The sunrise progressed through all its colors and phases as I spun my way North through Kenton and past Portland Meadows toward Washington for the first leg of the journey.

"Red sky in morning, sailor take warning."

Sky turning golden over Mt. Hood.

The I-5 bridge crossing offered beautiful views but was otherwise uneventful, which is the way it should be.  I was tempted to stop into a cafe in Vancouver for a little warm-up before making my way East but resisted, knowing that I would need nearly all of the available daylight to finish the 110 mile loop.  I swooped through town and down to the river's edge where I picked up the Evergreen Highway toward the lumber and paper towns of Camas and Washougal.  

Evergreen Hwy.

I ran a redtailed hawk away from this meal of rabbit and hard lemonade.  Breakfast of champions.

Downtown Camas.

I cruised through Camas and on to Washougal where I turned left to head out of town on the Washougal River Road rather than the busier stretch of Evergreen Highway.  The climbing along the river is gentle and the views are serene.  Traffic was light, but I did come across the scene of a chilling accident where a tow truck was preparing to winch an overturned SUV out of the roadside drop-off.  Yikes.  I squeezed around the tow truck and focused on the frosted fields and rushing river rather than think about how that truck ended up on its roof fifteen feet down from road level and what might have happened to whoever was inside...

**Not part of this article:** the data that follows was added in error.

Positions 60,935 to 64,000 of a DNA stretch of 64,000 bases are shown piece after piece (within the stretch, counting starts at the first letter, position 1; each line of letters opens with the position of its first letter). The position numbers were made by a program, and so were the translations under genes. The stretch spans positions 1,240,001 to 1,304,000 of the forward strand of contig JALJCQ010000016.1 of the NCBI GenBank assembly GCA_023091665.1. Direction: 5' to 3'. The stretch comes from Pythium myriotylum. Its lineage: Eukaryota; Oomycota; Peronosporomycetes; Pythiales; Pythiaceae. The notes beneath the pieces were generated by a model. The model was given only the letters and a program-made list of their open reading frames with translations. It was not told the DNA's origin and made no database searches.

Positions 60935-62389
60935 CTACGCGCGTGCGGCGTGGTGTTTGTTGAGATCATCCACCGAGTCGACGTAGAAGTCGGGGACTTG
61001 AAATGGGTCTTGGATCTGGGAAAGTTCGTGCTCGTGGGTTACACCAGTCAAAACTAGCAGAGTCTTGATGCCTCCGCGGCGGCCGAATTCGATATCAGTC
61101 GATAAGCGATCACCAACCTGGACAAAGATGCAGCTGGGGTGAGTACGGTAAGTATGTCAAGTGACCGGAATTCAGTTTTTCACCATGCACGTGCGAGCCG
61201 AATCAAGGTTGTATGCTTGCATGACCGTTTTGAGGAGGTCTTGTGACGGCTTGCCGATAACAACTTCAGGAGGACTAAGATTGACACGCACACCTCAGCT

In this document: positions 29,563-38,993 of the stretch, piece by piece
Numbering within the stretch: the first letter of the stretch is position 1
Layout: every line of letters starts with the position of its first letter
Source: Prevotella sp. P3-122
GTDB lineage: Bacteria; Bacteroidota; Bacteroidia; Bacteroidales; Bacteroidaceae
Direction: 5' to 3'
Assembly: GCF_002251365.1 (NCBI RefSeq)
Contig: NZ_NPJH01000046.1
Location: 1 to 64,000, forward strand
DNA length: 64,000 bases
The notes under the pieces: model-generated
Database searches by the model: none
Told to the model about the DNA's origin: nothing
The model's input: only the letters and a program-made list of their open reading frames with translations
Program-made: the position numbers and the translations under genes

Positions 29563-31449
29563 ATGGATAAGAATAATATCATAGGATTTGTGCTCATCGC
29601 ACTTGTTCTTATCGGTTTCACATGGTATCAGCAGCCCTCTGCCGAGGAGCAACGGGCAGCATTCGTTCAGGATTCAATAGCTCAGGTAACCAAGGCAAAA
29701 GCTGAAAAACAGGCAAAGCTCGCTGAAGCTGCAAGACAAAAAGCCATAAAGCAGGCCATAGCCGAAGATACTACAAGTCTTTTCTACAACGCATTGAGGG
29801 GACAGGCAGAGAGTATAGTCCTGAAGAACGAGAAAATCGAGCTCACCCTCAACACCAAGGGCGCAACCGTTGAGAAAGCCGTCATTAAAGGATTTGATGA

Frosty fields on Washougal River Rd.

Washougal River

As I climbed steadily higher, the frost on the roadsides began to get thicker and eventually became snow.  The pavement was almost completely free of moisture and traction conditions were still good.  When I made the turn onto Canyon Creek Road to aim back East and eventually descend into the Gorge, conditions got a little more wintry and I started to worry I might encounter conditions that my skinny, slick tires couldn't handle.

Snowy Shoulders

Winter on Canyon Creek Rd.

The scene was snowy and beautiful at the top of Canyon Creek Road but I had already encountered a few icy patches that gave me pause.  A slip on the climb might have resulted in a nasty bruise but sliding out on the steep, switchbacked descent could have dire consequences.  I pulled my rain jacket back on, zipped all my layers up to the collar and dropped in to the descent, braking when traction appeared generous so that I could coast over icy spots with minimal steering or deceleration.  Fortunately, conditions were better than I had hoped with only a few dangerous sections where runoff had drained across the road, creating a narrow band of ice that could be gingerly negotiated.  Traction improved as I lost elevation but I continued very cautiously through the sweeping corners.  The last thing I needed was a hard crash less than a third of the way through the day.  Despite the treacherous conditions, the Canyon Creek descent is a classic and a spectacular stretch of road that I look forward to revisiting in the Spring when the snows have melted.

After a left turn onto Krogstad Road the pavement narrows and winds through a few modest homes before making the final dip to meet the Evergreen Highway.  My fingers had gotten chilled on the long descent so I stopped at the intersection to put on my extra-warm gloves and have a bite to eat.

Krogstad Rd.

I zipped up, clicked back into my pedals and set off eastbound against a steady headwind.  The breeze wasn't too bad when I was sheltered by the trees but presented more of a test when the road took to more exposed sections of ground, like this stretch near Bonneville Dam.